The Rich Whaling History of Connecticut

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Wherever you look around the state of Connecticut, you’ll be reminded of the historic whaling industry that was once one of the strongest pillars of our local economy. Whether it be the big, climbable whale statue at the Children’s Science museum in West Hartford, New London’s all-things “Whaling City”, hardcore hockey fans still sporting Whalers garb, or even Fudgie the Whale cakes (okay, not so much Fudgie) the strong link to our state’s whaling past is still alive and thriving today. In some ways, little as changed from these days, as can be told from this turn-of-the-century era post card predicting Bank Street in New London. It has often been said that Bank Street is visually reminiscent of the quintessential 19th century seaport street, both in its design and in its architecture1.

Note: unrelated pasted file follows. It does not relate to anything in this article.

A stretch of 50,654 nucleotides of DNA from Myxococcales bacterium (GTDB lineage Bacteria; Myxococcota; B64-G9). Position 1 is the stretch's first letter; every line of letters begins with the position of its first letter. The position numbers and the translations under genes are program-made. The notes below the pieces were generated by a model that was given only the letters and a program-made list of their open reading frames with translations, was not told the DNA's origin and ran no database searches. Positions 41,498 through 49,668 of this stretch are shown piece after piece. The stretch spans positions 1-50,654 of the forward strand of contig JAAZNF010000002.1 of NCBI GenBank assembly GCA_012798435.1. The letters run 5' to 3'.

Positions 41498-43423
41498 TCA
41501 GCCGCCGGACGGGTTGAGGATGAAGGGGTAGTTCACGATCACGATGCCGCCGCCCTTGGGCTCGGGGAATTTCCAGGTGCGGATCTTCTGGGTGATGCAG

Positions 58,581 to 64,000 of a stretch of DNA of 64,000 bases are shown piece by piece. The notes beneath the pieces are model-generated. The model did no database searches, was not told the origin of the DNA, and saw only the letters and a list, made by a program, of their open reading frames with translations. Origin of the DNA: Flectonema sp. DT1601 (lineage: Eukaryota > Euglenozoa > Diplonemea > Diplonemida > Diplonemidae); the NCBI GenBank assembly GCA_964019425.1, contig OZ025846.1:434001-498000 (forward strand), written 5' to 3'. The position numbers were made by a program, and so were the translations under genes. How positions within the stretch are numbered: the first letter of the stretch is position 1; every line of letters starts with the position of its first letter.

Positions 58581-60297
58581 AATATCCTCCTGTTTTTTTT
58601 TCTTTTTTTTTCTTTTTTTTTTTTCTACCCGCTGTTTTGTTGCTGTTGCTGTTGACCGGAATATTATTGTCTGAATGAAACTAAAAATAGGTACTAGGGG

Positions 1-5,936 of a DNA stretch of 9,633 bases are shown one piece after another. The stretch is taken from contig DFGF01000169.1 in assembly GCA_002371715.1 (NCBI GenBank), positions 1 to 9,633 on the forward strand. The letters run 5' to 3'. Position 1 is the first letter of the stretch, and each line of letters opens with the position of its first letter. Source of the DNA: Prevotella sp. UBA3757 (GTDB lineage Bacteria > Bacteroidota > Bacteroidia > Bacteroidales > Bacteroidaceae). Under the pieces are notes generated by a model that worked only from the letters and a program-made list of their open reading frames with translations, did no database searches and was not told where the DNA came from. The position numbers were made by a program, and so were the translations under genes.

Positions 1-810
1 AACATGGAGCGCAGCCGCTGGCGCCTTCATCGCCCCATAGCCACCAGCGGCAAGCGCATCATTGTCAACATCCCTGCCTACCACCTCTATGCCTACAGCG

Let’s take a step back in time and set aside a moment to remember exactly why whaling was so important in the earlier days of Connecticut and why its memory will continue to live on for years to come. To begin with, did you know that New London was the third biggest whaling port and contributor to the whaling industry in the entire United States? While this industry reached its peak in the 1840s, it still continued into the early 20th century and there’s a chance that some of your oldest relatives might even have a few memories they could share with you.

As stated before, more whaling ships sailed out of New London than in any port in the USA other than New Bedford (of Moby Dick fame, and Nantucket. In fact, the longest whaling voyage in world history was made by the crew of The Nile who set sail from New London in 1858 and returned in 1869. That’s 11 years of non-stop whaling!1